It was a cold January morning when I happened to catch this 5th alarm in an “L” shaped, 11 story apartment house. Earlier in the evening I was riding with Engine 75 in the Bronx till about 3am, catching 4 working fires, 2 second alarms, and a 5th alarm in Manhatten. I was tired. I had plenty of pictures, and was almost out of film. Yup, film. Remember those days? I said goodbye to my friends on Jerome Ave and started to head home. Before I left one of the guys in the firehouse said they had a 2nd going in Queens and knew the building. ” It will go a lot higher in that building”, he said and told me to head toward it to get some good shots. A half hour later I arrived at the scene, now a 4th alarm, with heavy fire in one third of the apartment building. Talking with the driver of the Assistant Chief on the scene, he “suggested” where I should go for some good shots. Walking up 11 stories to the roof was no easy task, even back then. The driver told the crew I was was coming up and greeted me at the door. After that it was a great experience with these guys shooting them cutting roof cuts for about a half an hour, stopping the fire from spreading throughout the building. They even gave me the saw for a few 10 foot cuts myself! Flames coming out of the cuts I was making trying to beat the fire, I was in heaven on that roof! Here’s one the best shots of the roof crew! Thanks guys! I won’t forget the experience!
Providence, RI – Buffing on the 4th of July 1987
Those were the days where we would go out and chase down 10, 15, 20 working fires throughout Providence. Here’s just one that we just happened upon. An easy 2nd alarm, but the dispatcher said “handle it yourself, the city is out of equipment.” One engine, 15 fire buffs, and a lot of great pictures!
Berlin, Ct – Tanker fire on the Berlin Turnpike – Approx. 1974
A tanker truck rolled over and caught fire in mid afternoon on the Berlin Turnpike, near where the Hawthorne Inn is located today. This is one of the first fire images that I photographed in Berlin. Little did I know then, that these images would start me off on a career of a photojournalist. Two years later I joined the South Kensington Fire Department in 1976.
Bridgeport, Ct. – The wreck of the “Federal Express” train – July 1911
Twelve people were killed, and 150 other passengers were injured when a train called the “Federal Express” derailed at Fairfield Street overturning onto a stone embankment at 50 MPH. Among the injured were several players of the St. Louis National League Baseball Team. The time of the accident was put at 3:30am while the train was trying to make up for lost time.
These are several pictures that I purchased at a flea market of the incident. Yet another disaster that Connecticut has lived through, but long forgotten.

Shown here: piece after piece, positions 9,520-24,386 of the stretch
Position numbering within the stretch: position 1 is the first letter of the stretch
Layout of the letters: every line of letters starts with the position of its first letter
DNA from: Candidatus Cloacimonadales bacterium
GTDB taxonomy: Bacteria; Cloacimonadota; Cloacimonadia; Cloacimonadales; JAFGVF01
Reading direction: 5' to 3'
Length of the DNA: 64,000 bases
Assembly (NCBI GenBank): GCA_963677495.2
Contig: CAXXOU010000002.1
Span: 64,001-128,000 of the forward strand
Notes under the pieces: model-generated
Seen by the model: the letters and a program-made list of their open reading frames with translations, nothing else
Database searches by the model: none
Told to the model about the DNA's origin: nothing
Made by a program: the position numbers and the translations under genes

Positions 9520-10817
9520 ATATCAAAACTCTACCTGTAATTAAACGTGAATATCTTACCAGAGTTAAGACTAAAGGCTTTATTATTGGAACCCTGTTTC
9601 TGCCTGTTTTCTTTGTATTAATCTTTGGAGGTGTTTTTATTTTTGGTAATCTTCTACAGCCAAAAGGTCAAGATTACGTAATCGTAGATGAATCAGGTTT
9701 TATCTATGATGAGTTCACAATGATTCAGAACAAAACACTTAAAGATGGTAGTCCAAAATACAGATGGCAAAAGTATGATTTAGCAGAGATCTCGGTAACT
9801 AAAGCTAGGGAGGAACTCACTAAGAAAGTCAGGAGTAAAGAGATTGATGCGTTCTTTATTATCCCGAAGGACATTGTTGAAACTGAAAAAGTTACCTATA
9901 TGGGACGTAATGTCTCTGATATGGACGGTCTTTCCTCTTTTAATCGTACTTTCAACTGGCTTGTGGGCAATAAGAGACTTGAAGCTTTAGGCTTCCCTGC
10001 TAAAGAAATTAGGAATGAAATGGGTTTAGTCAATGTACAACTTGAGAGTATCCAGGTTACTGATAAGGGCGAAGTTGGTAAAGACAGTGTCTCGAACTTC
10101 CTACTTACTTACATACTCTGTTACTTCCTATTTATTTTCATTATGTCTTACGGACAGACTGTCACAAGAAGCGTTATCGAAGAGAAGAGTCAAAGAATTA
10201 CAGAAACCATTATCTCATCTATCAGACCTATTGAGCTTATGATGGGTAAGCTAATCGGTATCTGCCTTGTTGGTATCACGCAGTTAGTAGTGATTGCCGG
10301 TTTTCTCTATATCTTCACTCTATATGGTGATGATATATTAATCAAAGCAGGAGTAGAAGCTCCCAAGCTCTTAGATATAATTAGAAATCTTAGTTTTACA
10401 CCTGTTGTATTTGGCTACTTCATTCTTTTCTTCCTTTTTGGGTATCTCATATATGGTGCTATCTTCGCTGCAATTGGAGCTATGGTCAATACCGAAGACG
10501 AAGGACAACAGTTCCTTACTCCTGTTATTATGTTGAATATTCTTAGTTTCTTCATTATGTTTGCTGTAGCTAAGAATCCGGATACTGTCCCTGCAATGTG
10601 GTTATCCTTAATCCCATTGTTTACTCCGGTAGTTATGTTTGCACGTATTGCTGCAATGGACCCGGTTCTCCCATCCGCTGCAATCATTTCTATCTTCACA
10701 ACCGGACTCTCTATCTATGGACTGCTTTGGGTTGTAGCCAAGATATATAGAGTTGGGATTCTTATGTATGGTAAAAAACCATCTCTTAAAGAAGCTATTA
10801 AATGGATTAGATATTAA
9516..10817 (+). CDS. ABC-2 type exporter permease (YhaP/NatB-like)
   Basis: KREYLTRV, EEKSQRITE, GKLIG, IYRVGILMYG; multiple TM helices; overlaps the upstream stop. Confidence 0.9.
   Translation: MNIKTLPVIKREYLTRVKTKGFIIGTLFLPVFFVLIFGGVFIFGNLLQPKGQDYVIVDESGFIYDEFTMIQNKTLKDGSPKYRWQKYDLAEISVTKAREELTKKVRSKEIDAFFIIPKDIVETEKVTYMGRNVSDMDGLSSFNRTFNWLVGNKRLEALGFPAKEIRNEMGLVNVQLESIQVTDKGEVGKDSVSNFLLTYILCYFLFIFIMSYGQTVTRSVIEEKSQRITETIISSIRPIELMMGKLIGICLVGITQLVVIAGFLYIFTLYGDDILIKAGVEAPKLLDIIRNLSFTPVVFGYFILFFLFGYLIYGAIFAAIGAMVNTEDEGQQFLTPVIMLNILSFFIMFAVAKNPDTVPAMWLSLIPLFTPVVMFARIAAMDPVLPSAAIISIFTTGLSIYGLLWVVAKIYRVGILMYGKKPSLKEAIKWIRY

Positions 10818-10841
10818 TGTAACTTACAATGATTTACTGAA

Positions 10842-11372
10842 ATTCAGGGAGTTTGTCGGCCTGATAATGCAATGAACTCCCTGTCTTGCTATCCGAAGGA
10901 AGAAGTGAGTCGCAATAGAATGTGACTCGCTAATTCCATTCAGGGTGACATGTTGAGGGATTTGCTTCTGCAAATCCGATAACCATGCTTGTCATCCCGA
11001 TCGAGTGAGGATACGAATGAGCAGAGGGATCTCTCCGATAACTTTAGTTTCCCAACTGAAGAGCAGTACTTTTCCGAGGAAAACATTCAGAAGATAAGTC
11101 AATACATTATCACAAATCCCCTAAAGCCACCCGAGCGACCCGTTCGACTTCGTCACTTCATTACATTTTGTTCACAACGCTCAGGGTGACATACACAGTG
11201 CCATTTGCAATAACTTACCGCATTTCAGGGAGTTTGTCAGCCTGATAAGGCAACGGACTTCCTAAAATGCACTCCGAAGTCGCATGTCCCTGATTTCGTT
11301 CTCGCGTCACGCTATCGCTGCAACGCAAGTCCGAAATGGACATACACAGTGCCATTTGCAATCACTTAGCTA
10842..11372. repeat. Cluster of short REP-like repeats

Meriden, Ct – General Alarm Paint Store fire – Oct. 11, 1975
New Britain, Ct. flooding in 1955
Here’s a image during the 1955 flood of New Britain’s finest making a rescue of a family on the corner of Monroe and Vance Streets. The fire department was answering hundreds of other calls off over the city. It was an “all call” for all available fire and police to reprt back to work for days on end during this disaster.
100 Year Old Accident photograph from New Britain, Ct.
I recently finished cleaning up an old New Britain photograph that I had rescued from certain destruction. After some research, I found out it was a trolly that had jumped it’s tracks at the corner of Arch Street and Rockwell Ave. in 1910. A mere 100 years ago! I would like to know who was chasing fires and accidents so may years ago.
“Pier A” at Battery Park NYC, Fireboat House – May 1983
During one of the first bus trips that the Connecticut Fire Photographers Association ever went to was to New York City and “Pier A” in May of 1983. A wonderful tour of the fireboat and pier concluded a full day of activites in and around FDNY’s firehouses. Here are several pictures of the final stop. The firefighters even took the boat out and shot a little water for us! Those were memorable days.
Here is another view of the fire boat house in April 1985. Guess where this was taken from.
One last fact. Did you know that “Pier A” housed the New York City Aquarium? Here’s proof from an old post card from 1900. Bet you didn’t know that! The aquarium remained there till 1941.
New Britian, Ct – 8 Gilbert St. – 2nd alarm – December 15, 1992
Twenty four people were left homeless after a fire destroyed this 3 story apartment house. Arson is suspected in the fire that burned out of control for several hours before it was brought under control.
Southington, Ct. – Thanksgiving Day fire – Sabina Dr.
While coming back from covering another fire in Oxford, Ct. I noticed a thick column of black smoke from I-84 in Waterbury. I made my way to the scene in about 10 minutes. These are the first images I managed to capture of the fully involved house in this residential neighborhood at about 1:00pm.
Wallingford, Ct. – Several Buildings – Sept. 1982
East Hartford, Ct. – Warehouse Fire – June 1985
Bradley International Airport – Cargo aircraft fire – May 3, 1991